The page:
July 16, 2014 — The Equal Employment Opportunity Commission on Monday released new enforcement guidelines reminding employers that they are prohibited from discriminating against workers based on past, future or current pregnancies, the New York Times' "Business Day" reports.
The document is EEOC's first enforcement guidance on the issue since 1983. EEOC officials said the guidelines were developed in response to an increasing number of pregnancy discrimination complaints. A large percentage of the complaints were decided against employers, suggesting that businesses are in need of clarification on the issue (Greenhouse, "Business Day," New York Times, 7/14).
Overall, pregnancy-related complaints to EEOC increased by 46% from 1997 through 2011, according to the agency's most recent data (Raum, AP/Spokane Spokesman-Review, 7/16).
The new guidance aims to detail employers' responsibilities under the Americans With Disabilities Act and the Pregnancy Discrimination Act (PL 95-555), the Times reports.
EEOC states in the guidelines that discrimination "based on pregnancy, childbirth or related medical conditions is a prohibited form of sex discrimination" and that employers cannot "fire, refuse to hire, demote or take any other adverse action if pregnancy, childbirth or a related medical condition is 'a motivating factor.'"
While the guidelines do not define pregnancy as a disability, they note that employees' pregnancy-related impairments can be treated as disabilities if they substantially limit a major life activity, such as lifting, standing or walking.
Further, the guidelines state that employers cannot treat pregnant workers differently than other employees based on their ability or inability to work because of such limitations. For example, the guidelines define lactation as a "pregnancy-related medical condition" that employers must allow workers to address, as they do for workers with similarly limiting conditions.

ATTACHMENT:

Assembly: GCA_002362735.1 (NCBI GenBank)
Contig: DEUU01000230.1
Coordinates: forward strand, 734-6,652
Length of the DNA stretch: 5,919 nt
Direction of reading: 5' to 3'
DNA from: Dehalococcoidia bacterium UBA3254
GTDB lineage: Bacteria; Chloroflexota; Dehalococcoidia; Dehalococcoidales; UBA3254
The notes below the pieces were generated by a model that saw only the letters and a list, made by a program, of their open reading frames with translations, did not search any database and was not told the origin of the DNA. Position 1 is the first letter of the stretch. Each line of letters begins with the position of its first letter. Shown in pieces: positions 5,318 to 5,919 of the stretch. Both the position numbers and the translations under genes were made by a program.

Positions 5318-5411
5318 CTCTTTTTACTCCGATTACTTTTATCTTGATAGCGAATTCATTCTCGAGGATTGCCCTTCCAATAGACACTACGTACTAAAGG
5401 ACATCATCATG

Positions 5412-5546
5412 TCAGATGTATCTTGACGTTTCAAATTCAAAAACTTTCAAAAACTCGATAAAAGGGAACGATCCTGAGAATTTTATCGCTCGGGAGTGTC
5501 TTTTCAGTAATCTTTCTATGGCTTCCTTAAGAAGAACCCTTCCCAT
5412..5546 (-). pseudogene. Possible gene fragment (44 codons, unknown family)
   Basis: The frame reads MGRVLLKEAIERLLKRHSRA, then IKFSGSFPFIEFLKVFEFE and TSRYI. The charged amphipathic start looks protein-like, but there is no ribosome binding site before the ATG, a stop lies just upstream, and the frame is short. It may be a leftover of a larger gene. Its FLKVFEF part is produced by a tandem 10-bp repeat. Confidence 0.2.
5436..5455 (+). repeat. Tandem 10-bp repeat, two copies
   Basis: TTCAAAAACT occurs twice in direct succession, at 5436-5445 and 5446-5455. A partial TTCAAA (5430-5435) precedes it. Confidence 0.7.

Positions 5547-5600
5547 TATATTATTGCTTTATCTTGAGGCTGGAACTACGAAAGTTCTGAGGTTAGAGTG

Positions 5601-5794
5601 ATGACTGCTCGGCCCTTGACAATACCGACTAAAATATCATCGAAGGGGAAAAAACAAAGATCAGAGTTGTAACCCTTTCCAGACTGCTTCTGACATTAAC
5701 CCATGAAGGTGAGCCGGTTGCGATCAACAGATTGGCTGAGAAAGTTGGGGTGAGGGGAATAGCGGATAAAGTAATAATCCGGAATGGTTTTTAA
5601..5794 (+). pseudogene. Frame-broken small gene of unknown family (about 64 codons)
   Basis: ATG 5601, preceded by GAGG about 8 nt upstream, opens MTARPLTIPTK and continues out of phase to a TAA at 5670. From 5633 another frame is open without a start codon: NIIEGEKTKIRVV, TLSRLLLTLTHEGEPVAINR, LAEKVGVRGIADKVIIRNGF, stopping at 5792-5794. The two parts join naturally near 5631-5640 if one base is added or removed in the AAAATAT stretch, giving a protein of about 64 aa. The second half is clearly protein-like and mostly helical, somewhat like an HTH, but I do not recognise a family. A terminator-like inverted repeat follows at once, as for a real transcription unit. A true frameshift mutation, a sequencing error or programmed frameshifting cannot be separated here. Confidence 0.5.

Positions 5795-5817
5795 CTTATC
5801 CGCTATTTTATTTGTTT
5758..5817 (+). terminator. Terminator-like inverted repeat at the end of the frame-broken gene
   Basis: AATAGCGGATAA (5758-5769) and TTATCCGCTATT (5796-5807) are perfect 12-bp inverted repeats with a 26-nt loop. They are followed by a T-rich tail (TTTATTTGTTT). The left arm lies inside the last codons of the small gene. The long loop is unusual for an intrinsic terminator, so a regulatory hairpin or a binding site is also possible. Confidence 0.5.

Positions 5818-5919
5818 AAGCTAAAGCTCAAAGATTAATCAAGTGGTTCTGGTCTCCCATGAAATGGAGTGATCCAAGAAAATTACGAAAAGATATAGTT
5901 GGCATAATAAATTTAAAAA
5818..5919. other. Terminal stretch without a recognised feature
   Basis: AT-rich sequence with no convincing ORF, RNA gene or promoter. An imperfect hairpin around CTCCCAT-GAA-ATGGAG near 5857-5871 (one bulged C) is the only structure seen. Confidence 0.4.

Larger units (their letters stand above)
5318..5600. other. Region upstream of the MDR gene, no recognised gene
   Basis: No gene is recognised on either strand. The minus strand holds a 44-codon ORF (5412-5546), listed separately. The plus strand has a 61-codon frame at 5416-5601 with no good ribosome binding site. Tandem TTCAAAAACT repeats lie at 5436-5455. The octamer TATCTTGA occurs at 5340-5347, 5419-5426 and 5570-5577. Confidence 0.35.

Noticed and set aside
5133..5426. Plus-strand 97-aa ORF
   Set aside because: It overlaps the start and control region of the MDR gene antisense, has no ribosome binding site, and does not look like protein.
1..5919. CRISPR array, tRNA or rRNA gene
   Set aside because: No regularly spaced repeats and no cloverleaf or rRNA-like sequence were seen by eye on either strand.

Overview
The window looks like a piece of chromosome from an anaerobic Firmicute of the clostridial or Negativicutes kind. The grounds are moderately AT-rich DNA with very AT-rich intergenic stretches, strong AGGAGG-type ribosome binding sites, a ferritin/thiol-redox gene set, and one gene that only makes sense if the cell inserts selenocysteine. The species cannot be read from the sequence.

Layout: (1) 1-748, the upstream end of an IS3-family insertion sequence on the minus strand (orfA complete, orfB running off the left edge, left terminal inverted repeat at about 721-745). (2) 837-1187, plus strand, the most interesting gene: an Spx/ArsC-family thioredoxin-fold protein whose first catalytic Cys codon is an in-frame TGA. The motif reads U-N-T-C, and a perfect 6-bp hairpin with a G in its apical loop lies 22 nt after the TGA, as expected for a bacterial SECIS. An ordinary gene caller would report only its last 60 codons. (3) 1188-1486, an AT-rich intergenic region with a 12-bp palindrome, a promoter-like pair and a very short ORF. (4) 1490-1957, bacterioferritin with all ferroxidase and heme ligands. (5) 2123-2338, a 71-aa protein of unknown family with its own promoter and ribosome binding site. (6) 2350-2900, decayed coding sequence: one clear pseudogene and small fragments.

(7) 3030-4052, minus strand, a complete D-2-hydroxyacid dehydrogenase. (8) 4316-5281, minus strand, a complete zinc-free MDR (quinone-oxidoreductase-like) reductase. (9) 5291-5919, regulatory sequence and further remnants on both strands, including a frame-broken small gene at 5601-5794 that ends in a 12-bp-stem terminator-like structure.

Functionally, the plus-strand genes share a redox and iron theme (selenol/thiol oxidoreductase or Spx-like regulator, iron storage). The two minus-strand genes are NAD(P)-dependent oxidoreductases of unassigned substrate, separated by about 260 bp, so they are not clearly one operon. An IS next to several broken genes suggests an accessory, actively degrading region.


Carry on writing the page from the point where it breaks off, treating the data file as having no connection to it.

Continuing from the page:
The guidelines also state that employers are prohibited from treating women differently based on their fertility or childbearing capacity; that they cannot deny job opportunities to women with young children if they would not also deny the positions to men with young children; and that they are barred from discriminating against women who say that they plan to become pregnant. Employers also are prohibited from forcing women to take leave as long as they can perform their jobs and from reassigning women to less-desirable work out of a concern that they will be less committed to their job after maternity leave.
In addition, the guidelines affirm that employer-sponsored health plans must apply the same terms and conditions to pregnancy-related costs as other medical costs (Greenhouse, "Business Day," New York Times, 7/14).
Joan Williams, a law professor at the University of California's Hastings College of Law whose research is cited in the EEOC report, said the main impact of the new regulations will be providing clearer guideposts for EEOC investigators and giving employment lawyers better ways to argue clients' discrimination claims (Raum, AP/Washington Times, 7/16).
Debra Ness, president of the National Partnership for Women & Families, called the new guidelines "a powerful tool in the effort to eradicate the unlawful and unequal treatment of pregnant women in the workplace" (AP/Spokane Spokesman-Review, 7/16).